• Cuisine: Korean


Korean Beef Stew is a sweet, savoury and spicy stew of beef ribs in soy sauce and sesame oil broth base usually served with freshly steamed rice.


Units Scale
  • 1 kg beef ribs or beef brisket
  • 1 stalk baby leeks, sliced
  • 1/2 cup soy sauce
  • 4 cups beef stock
  • 1/3 cup brown sugar
  • 4 tbsp sesame oil
  • 4 tbsp toasted sesame seeds
  • 1 pc star anise
  • 1 whole garlic, minced
  • 1 red onion, minced
  • 1 tsp cayenne pepper
  • fish sauce
  • freshly ground black pepper
  • spring onions, to garnish
  • chillies, sliced (optional)


  1. Sauté garlic until its golden brown and crunchy, set aside garlic.
  2. In the same pan add onions and sauté until translucent.
  3. Add and brown the beef.
  4. Pour in the soy sauce then add the beef stock just enough to cover the beef, if 4 cups is not enough add water.
  5. Add the star anise and brown sugar. Bring to a boil and simmer for 45-60 minutes or until beef is really tender.
  6. Add sesame oil, sesame seeds, leeks, cayenne pepper and the crispy garlic. Simmer for additional 5 minutes.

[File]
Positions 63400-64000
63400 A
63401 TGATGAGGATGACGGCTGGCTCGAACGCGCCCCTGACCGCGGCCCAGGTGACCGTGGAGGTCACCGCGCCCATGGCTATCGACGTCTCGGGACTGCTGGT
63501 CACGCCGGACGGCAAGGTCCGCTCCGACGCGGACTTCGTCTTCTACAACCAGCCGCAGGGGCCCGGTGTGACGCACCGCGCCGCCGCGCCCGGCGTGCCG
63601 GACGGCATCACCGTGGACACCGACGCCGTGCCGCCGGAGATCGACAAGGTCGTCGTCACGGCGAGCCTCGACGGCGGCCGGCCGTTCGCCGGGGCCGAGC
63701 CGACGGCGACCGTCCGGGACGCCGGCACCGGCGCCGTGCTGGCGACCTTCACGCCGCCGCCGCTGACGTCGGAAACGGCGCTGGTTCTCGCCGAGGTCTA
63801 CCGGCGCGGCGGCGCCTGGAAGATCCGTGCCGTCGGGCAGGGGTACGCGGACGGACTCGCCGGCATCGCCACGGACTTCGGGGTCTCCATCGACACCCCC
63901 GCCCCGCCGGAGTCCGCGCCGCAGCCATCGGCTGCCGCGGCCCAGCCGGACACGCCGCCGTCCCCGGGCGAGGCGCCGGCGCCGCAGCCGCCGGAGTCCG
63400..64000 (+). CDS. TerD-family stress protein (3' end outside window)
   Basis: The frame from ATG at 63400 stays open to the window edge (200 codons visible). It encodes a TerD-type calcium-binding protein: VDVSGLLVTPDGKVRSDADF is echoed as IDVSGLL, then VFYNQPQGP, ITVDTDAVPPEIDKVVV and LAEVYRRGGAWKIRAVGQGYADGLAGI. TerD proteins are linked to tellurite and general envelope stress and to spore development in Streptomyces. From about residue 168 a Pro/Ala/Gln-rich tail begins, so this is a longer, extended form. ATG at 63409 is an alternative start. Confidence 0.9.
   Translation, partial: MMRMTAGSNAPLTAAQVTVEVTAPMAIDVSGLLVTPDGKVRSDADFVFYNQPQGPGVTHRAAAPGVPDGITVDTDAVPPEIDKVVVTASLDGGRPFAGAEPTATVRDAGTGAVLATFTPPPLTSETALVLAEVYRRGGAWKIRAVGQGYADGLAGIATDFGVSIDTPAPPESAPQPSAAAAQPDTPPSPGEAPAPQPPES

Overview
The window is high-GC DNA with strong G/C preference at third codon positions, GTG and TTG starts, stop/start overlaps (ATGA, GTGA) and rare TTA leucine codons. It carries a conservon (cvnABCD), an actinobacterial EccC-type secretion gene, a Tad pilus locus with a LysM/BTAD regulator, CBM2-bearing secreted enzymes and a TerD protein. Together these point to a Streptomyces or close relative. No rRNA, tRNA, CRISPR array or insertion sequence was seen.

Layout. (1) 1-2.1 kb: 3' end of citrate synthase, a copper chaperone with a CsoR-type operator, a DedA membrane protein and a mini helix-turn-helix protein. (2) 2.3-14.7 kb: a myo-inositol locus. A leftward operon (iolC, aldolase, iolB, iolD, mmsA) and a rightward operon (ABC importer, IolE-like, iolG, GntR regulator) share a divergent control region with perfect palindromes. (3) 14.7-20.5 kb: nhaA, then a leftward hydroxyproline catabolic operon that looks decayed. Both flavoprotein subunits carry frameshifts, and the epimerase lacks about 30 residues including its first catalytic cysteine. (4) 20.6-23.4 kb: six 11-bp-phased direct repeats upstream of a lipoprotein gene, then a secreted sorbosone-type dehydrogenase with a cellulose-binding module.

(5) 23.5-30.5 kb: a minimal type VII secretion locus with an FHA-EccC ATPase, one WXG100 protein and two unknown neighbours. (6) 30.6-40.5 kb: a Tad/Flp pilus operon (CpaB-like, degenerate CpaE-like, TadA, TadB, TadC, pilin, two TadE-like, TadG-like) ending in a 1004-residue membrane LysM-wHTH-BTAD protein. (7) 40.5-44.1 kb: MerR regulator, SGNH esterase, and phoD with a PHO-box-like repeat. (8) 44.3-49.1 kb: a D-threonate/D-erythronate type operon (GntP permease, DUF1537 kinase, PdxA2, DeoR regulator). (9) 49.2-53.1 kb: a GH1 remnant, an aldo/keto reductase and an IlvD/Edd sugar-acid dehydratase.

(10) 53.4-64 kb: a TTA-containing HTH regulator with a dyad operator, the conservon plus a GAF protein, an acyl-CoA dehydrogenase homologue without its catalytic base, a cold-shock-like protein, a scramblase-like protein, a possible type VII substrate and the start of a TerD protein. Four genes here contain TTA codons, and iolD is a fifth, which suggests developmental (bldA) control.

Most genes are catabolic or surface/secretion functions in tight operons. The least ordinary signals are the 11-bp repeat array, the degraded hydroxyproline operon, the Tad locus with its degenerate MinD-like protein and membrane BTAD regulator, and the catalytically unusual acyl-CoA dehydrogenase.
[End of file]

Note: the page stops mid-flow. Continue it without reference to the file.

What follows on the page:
7. Flavour with fish sauce and season with black pepper. Garnish with spring onions.




71 Responses

  1. I cannot wait to try your Korean Beef Stew recipe. YUM!
    :-) Mandy

  2. Oh I’ve been trying to perfect this dish. I hope if I follow your recipe, I can make the taste I wanted.

  3. Tita Beng says:

    Totoo!! Gusto ko lahat ng mga niluluto mo! I also cook this but I don’t put star anise. Next time I’ll definitely include this missing ingredient of mine. Thanks!

  4. SweetSalty&Spicy says:

    The stew looks really yummy!
    I am a Korean so I know jigae is supposed to be hot, spicy, sweet and salty ( alittle bit).
    This one looks really good!

  5. I just made this for my girlfriend and I.

    I’m a complete novice when it comes to cooking, but it turned out well.

    We both loved it, and will certainly be eating it again.

    Thanks :)

  6. Lynn Hong says:

    Dear Sir

    My name is Lynn and I am a Business Development executive with Rajah & Tann LLP, a law firm in Singapore.

    Our firm intends to publish a food guide titled “Asia Food Guide” featuring dishes from 15 countries with the purpose of providing a copy to our clients when they visit any of our law firms in Asia.